To get to the ultimate conclusion of any grammar argument: 'I'm right and you're wrong, so there!'

Mr Humbug

Re: The English language includes support for lists

In the first list the Oxford comma is needed to show that 'salt and vinegar' and 'cheese and onion' are individual list items - it shows you which 'and' is before the last list item. In the second list there is no confusion because the items do not contain 'and'.

In other words, use an Oxford comma when the list items include 'and'. Crisps are sold at Sainsbury's, Waitrose, and Marks and Spencer. Cheaper brands are availble from Morrison's, Aldi and Lidl.

PS 'pre' is not a preposition

Mr Humbug

Re: The English language includes support for lists

The Oxford comma is a device to be used when needed, and not otherwise. For example, we know that traditionally crisps have been available in ready salted, cheese and onion, and salt and vinegar flavours. More recently the selection can include roast chicken, barbecue sauce and prawn cocktail.

Using the Oxford comma correctly requires thought, rather than blindly following a rule. I know this because my job title includes SLASH Proof Reader (although I also have the benefit of full time wage slavery).

UK Supreme Court unprorogues Parliament

Mr Humbug

The government can't create legislation that bypasses parliament unless parliament itself passes it as primary legislation (an Act of Parliament). Government can introduce secondary legislation but the courts can rule that as incompatible with existing primary legislation and therefore unlawful. The courts cannot rule primary legislation to be unlawful (although they can point out that it's incompatible with other primary legislation and tell parliament to work out what it wants)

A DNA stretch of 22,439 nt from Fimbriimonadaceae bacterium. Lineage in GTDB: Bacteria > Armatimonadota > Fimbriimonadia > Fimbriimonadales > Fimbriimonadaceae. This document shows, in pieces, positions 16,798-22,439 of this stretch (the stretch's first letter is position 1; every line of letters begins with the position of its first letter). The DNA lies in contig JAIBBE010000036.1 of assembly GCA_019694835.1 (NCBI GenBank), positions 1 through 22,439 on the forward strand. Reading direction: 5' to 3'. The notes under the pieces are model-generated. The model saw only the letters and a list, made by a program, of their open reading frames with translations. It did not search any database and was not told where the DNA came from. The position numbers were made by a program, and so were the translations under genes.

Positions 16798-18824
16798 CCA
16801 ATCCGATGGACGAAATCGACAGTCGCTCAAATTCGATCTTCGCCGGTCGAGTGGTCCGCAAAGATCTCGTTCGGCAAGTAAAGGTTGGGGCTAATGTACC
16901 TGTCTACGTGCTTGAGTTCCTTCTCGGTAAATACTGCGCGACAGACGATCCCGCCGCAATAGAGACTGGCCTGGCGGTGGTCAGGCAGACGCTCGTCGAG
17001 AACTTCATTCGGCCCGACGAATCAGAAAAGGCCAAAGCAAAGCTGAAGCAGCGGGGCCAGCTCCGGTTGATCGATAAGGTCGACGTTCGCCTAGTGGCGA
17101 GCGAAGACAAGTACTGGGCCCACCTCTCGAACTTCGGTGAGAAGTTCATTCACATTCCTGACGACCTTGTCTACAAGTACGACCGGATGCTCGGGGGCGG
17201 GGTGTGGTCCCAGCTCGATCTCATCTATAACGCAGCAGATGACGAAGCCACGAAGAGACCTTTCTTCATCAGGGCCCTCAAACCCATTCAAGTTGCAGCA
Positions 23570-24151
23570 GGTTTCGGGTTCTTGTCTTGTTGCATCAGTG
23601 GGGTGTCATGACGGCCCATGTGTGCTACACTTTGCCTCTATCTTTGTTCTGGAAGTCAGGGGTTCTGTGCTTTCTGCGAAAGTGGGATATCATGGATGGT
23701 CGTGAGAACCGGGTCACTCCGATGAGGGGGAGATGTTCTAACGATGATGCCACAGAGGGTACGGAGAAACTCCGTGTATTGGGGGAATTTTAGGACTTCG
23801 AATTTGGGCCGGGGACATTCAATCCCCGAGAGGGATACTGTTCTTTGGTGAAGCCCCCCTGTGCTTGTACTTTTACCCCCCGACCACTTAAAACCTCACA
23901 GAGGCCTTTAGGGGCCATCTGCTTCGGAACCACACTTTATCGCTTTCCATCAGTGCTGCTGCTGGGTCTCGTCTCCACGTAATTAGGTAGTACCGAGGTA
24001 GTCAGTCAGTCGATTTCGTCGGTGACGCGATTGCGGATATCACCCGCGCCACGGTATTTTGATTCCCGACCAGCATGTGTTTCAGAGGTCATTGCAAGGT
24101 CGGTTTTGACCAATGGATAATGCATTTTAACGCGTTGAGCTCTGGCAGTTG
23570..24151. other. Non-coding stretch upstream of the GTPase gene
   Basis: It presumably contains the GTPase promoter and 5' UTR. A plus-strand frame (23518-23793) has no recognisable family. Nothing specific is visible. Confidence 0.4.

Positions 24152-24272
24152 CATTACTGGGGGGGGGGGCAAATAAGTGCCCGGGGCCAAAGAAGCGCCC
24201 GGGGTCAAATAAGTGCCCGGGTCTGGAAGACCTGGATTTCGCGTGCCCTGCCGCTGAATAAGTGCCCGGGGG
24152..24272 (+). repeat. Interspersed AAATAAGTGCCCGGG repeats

As an aside, the European Communities Act is an example of parliament passing some of its soveregn power to another body (the EU)

Mr Humbug

There is a very well-known precedent for dealing with people who shut down parliament for ten years. It goes back to the 17th century and we've only had to do it once

Three UK slammed for 'ripping off' loyal mobile customers by £32.4m per year

Mr Humbug

> Sure, Three are still getting some of my money,

Actually Three is getting all of your money (well all of the bit you spend on the mobile plan). If you read the Ts and Cs you'll see the company is 'Hutchison 3G UK Limited, trading as SMARTY'.

I use SMARTY too - three SIMs for three family members (including me). I was going to use iD mobile but they said I could only have two SIMs and couldn't explain why.

US government sues ex-IT guy for breaking his NDA (Yes, we mean Edward Snowden)

Mr Humbug

NDAs that I've seen all say something along the lines of: you can talk about the stuff covered by this agreement if it becomes publicly known otherwise than through your breach of this NDA. Since we know all this stuff because Snowden breached the NDA I guess he's now the only person in the world who is not allowed to talk about it.

Right-click opens up terrifying vistas of reality and Windows 95 user's frightful position therein

Mr Humbug

> A recycle bin doesn't really give you any more of a chance to change your mind than an "are you sure" type message.

Of course it does. 'Are you sure?' and any other annoying boxes that appear on screen (such as error messages) only appear to interrupt users and must be dismissed as quickly as possible without reading them, let alone thinking about what it is asking.

Finally! A solution to 42 – the Answer to the Ultimate Question of Life, The Universe, and Everything

Mr Humbug

If you're referring to Arthur's use of teh scrabble tiles to divine the question (what do you get if you multiply six by nine) then I think you mean 54.

But the programme that ended with Arthur's result was corrupted by the Golgafrincham B Ark, which is why he produced the wrong question.